Cities affect storms, but downwind areas can get the worst of it
WEST LAFAYETTE, Ind. — Urban areas modify thunderstorms that can eventually get stronger and more violent as they leave the cities and move to downwind areas, according to a Purdue University study.
Using 10 years of data from storms around the Indianapolis metropolitan area, Dev Niyogi, an associate professor of agronomy and earth and atmospheric sciences, observed how storms altered as they approached an urban area.
"About 60 percent of the daytime thunderstorms seem to change their characteristics," said Niyogi, lead author of the findings reported in the Journal of Applied Meteorology and Climatology. "Before the storms approach the urban area, we see them as a more organized line of storm cells. As the storms get past the urban area, there are smaller but more cells, signifying splitting. So, quite often, we see storms approach the city, split around it and come back together on the other side to create a more intense storm."
Niyogi, who also is Indiana's state climatologist, said most of the storms that followed the pattern occurred during the daytime and preceded or came with a cold front. He and his team analyzed the storms' changing characteristics on radar, as well as on a time lapse statistical analysis that measured the size and number of cells present as a storm passed over the Indianapolis urban area.
Niyogi's graduate students, Patrick Pyle and Lei Ming, used a weather model to run simulations of the conditions that preceded the storms. In some simulations, the Indianapolis urban area was removed, changing the weather patterns.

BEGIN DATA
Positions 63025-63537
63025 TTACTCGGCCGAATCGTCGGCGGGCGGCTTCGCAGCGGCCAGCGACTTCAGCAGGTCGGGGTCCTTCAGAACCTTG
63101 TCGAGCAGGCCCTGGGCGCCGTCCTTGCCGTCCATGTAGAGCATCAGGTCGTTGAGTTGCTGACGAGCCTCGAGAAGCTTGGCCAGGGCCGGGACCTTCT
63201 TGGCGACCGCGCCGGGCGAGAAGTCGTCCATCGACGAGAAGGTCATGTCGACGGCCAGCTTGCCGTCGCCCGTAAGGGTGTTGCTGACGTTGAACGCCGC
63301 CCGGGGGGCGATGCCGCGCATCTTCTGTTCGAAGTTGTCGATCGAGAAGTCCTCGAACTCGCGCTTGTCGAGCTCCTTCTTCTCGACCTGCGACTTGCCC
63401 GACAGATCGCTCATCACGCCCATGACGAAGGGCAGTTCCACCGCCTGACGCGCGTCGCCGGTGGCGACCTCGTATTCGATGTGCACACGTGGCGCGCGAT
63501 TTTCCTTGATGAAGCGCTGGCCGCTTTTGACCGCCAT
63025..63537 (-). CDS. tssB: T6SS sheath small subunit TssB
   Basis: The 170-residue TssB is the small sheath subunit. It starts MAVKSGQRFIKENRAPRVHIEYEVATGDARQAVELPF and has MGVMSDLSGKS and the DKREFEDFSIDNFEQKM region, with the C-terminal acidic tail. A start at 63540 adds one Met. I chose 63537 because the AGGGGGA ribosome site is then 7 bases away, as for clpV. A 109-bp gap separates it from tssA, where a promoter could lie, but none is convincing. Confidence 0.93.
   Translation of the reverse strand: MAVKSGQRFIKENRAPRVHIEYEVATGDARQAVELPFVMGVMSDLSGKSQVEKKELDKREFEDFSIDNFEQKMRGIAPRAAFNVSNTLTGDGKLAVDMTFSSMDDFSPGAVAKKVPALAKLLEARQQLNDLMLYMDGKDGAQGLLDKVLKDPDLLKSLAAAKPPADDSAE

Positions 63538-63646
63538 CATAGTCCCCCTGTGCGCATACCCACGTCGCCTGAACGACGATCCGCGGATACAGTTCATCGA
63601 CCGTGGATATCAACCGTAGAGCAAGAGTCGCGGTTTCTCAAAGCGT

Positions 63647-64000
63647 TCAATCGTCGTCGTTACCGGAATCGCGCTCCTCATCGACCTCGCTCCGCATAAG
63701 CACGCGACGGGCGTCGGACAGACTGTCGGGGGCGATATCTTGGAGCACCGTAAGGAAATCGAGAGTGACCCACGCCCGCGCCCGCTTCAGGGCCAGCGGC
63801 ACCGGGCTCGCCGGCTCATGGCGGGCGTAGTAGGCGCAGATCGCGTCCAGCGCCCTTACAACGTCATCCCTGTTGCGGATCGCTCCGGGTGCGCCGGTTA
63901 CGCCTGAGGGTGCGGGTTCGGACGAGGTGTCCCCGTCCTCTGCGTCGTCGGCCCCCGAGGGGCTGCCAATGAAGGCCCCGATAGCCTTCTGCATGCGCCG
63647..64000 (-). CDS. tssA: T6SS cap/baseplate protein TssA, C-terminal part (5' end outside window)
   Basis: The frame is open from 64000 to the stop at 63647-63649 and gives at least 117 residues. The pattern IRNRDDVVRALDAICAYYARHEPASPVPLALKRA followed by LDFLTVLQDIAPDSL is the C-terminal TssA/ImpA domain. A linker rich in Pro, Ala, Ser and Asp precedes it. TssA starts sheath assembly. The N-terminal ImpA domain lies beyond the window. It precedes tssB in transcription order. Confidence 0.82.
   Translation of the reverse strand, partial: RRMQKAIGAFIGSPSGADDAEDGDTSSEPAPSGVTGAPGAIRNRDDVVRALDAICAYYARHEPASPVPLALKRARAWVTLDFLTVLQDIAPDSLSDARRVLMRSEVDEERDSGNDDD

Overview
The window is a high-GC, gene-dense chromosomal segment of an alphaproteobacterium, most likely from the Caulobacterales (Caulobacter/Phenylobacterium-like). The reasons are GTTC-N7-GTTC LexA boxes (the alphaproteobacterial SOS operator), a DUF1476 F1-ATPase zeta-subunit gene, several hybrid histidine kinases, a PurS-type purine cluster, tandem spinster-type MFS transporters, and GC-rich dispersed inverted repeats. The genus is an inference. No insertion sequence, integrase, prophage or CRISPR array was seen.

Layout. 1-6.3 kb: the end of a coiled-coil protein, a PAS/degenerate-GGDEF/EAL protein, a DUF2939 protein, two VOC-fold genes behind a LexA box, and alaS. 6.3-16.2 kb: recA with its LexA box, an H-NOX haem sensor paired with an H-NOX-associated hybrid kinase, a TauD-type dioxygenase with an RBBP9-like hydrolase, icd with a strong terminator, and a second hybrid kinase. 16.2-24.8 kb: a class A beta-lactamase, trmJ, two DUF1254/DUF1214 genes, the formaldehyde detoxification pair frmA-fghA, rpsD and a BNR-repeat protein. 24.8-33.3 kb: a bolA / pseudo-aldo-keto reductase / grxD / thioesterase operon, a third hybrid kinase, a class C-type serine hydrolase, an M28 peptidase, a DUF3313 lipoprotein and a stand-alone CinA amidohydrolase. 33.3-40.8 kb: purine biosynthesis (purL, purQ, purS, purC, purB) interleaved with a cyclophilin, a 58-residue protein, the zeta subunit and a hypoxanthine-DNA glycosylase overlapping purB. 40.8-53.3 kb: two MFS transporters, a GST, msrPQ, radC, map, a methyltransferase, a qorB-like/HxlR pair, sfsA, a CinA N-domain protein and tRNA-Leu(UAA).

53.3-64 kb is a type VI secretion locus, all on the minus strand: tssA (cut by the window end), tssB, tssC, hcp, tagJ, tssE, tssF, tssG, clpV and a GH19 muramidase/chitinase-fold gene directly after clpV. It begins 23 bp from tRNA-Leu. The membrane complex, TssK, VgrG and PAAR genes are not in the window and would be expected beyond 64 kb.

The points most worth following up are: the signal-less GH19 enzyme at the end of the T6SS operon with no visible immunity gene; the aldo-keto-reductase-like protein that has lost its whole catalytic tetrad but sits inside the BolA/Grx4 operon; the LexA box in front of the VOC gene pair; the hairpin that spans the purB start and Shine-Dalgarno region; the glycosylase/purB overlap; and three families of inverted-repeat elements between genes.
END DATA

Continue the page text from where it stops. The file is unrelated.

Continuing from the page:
"Interestingly, the storms only appeared in the model simulations when the Indianapolis urban area was present," Niyogi said. "This shows that the urban area can help create an environment that can at times trigger storms."
Niyogi said a number of factors are at play - tall buildings alter wind patterns, and heat and pollution can affect the creation of storms.
"What the storm is really responding to is those changes in the environment," Niyogi said. "All three of those - the change in landscape from rural to urban, heat and particulates - in some way affect the environment around the city."
Niyogi also analyzed storms about 46 miles away from Indianapolis and did not see the same patterns that formed when storms passed through the urban area.
Niyogi believes understanding how land use could affect storms would lead to better weather and flood predictions. He said it might be possible to use data on land use and weather when planning construction to lessen the impacts storms might have on the surrounding areas.
"While we cannot control a large thunderstorm, our research does bring up the possibility that the impact of these thunderstorms can be affected by land-use planning," Niyogi said.
Niyogi is working to create interactive simulations that allow researchers to study how changes to the landscape might change weather patterns. NASA, the U.S. Department of Energy and the National Science Foundation funded parts of this the research.
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